Love, Marriage, and Single, Couples Counseling and Relationship Cycles
by Stephanie McCrackenMay 23, 2014 counseling, couples counseling, marriage counseling, personal growth, psychotherapy0 comments
Love and relationships, the eternal dance of distance and estrangement from love, we are all in the process of moving closer and farther away from loves enchanting melody. While marriages and long term relationships have their own challenges there too are many reasons why single life can be a stress of its own, particularly as men and women are recently divorced or just plain single in there 30’s, 40’s, and beyond. Most of us expect that a 20 year old is safe to explore that world and not be married or living with someone as this is a part of the process of life. Yet I often here even younger clients exploring the possibility that there is something pathological about their lack of romantic attachment in the 20’s and even teen years. It is without doubt that it is a healthy longing to share one’s life with a love partners, some profound thinkers even note that this is one of the major goals of life. Sigmund Freud famously states that psychotherapy’s work is done when one is able to “work and to love.” The scanning notation that there seem to be more weddings and baby showers in the planner may cue one into the fact that this is the time in the life cycle where many chose to create a marriage and even populate it with some tiny tots. Yet, there are many who feel forbidden by so many responsibilities within work, or such “poor luck in love” that they happily turn to other goals instead of risking a painful breakup or heartbreak by falling in love or marriage again. What does the reader think of this? Is single living a valid stance or do you advocate for relationship hopping? What does the singleton do when the social cues of family and friends offer such questioning as “I have someone I want you to meet!”It is this psychotherapist’s belief that single time as an opportunity towards reflection and self-discovery. Single is certainly a valid stance in today’s world, with other lifestyle focal points being multiple, we may attune ourselves to friendship, careers, create a social calendar so full that there is no moment to spare for relationships. With little to no spare time coupled with high ideals for our “end all-be all” alpha and omega relationship or marriage love which may make the realities of the not so fairy tale romances less than appealing. Simultaneously, there is the inverse of love avoidance where individuals haphazardly navigate from love to love, or even remain in relationships long after their expiration date has come to pass simply because they do not want to be alone the world. Most of us as humans simply want to minimize guilt and misery that comes when we become fixated on the “would have” and “should haves” and “musts” of our life course, and to maximize the pleasures which come from loving and being in wholeness. We are weighed down when we think, “I am supposed to have everything figured out by now”, “I am supposed to be married by (insert age, 24, 34, 44)”. Reality isn’t so cut and dry, we seldom obtain our goals in the linear fashion in which our ideals expect. In life, we sometimes reach a summit to realize that there is much more open territory beyond, or become married to realize that in all of our haste we coupled with a person who is not a suitable match!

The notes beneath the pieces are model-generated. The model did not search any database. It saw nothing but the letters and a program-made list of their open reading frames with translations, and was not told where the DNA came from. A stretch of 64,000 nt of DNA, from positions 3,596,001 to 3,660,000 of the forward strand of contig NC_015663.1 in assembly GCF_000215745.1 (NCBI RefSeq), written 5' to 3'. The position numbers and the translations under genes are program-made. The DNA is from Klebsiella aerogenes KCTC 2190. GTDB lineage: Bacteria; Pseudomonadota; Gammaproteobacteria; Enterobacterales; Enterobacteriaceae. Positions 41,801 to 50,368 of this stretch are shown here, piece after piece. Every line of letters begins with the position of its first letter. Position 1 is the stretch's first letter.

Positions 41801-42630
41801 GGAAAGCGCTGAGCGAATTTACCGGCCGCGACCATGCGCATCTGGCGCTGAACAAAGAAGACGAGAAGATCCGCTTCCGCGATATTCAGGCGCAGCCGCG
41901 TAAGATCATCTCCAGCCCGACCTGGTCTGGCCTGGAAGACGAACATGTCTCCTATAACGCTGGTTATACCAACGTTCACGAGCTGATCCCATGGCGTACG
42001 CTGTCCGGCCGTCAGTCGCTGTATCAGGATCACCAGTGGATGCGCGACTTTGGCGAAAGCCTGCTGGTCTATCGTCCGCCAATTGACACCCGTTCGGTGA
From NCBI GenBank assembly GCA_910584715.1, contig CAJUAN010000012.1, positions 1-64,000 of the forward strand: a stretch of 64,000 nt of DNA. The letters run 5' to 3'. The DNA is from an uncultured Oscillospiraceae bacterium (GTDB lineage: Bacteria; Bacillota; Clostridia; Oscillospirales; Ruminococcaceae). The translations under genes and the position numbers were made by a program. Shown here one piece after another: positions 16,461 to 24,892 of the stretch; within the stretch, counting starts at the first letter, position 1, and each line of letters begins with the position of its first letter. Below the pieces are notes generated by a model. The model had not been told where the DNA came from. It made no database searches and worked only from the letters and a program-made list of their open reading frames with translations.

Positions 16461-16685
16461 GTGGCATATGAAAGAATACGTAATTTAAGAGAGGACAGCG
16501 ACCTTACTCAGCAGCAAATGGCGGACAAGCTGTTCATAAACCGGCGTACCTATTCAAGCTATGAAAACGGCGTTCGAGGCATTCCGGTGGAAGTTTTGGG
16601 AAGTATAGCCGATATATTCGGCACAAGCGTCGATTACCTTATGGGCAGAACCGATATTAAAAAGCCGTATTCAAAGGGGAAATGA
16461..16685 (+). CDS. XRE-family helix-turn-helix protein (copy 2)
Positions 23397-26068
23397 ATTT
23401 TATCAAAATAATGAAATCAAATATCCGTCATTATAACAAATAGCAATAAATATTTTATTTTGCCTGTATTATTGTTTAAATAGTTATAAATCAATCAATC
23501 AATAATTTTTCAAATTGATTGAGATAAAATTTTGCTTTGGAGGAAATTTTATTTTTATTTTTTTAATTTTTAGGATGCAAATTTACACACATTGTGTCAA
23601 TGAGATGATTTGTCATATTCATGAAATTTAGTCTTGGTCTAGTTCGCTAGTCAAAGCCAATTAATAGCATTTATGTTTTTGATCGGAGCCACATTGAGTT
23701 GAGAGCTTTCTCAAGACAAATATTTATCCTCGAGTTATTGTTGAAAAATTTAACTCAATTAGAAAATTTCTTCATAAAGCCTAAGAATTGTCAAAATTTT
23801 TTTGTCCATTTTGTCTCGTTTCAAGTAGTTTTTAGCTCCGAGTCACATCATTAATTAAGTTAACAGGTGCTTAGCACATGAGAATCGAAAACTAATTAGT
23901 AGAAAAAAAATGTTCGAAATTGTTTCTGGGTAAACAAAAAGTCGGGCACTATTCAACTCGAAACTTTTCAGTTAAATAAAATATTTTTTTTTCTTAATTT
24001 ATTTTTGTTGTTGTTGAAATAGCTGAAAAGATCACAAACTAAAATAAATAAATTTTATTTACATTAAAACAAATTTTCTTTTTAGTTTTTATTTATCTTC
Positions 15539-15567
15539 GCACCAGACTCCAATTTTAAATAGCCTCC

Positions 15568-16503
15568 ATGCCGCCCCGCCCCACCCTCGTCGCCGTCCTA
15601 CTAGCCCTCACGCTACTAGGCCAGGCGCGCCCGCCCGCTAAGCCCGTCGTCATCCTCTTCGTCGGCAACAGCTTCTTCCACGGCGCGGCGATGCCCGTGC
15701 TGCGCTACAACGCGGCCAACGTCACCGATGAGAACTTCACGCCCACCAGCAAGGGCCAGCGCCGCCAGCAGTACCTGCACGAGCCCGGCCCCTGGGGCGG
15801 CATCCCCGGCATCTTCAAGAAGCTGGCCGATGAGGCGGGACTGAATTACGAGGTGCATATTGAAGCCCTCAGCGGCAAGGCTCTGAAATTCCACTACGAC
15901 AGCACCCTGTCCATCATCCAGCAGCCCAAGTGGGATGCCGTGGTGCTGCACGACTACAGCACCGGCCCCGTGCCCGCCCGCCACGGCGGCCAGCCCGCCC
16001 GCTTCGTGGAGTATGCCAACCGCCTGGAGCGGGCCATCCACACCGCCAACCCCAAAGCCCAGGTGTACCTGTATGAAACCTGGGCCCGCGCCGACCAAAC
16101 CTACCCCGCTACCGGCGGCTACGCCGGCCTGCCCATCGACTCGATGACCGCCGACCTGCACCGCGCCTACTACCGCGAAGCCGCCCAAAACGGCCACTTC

It is this therapist’s assertion that reflective and self-nurturing time is a worthy salve in managing such risks and reveling in such bliss. Yet I also believe that among other things an effective counseling process will have aided the client on the road towards Freud’s psychotherapeutic goal which encourages “to love and to work.” It takes courage to face the world alone, even if it’s just for a little while, yet too it takes tremendous courage to love particularly when we have paid its high price in the past. I highly recommend that any person who has recently broken off a relationship adopt some time devotedly to becoming at one with single, it is within that self-nurturance that one is able to foster a greater and more reflective relationship with the self, enhancing all of the other facets to living a full and meaningful life before moving closer yet again to another person’s heart, in the eternal dance of loving human relationships.
In love and good health,
Stephanie McCracken MSPC
Psychotherapist, Reviving Minds Therapy
1010 Western Avenue
Pittsburgh Pa 15233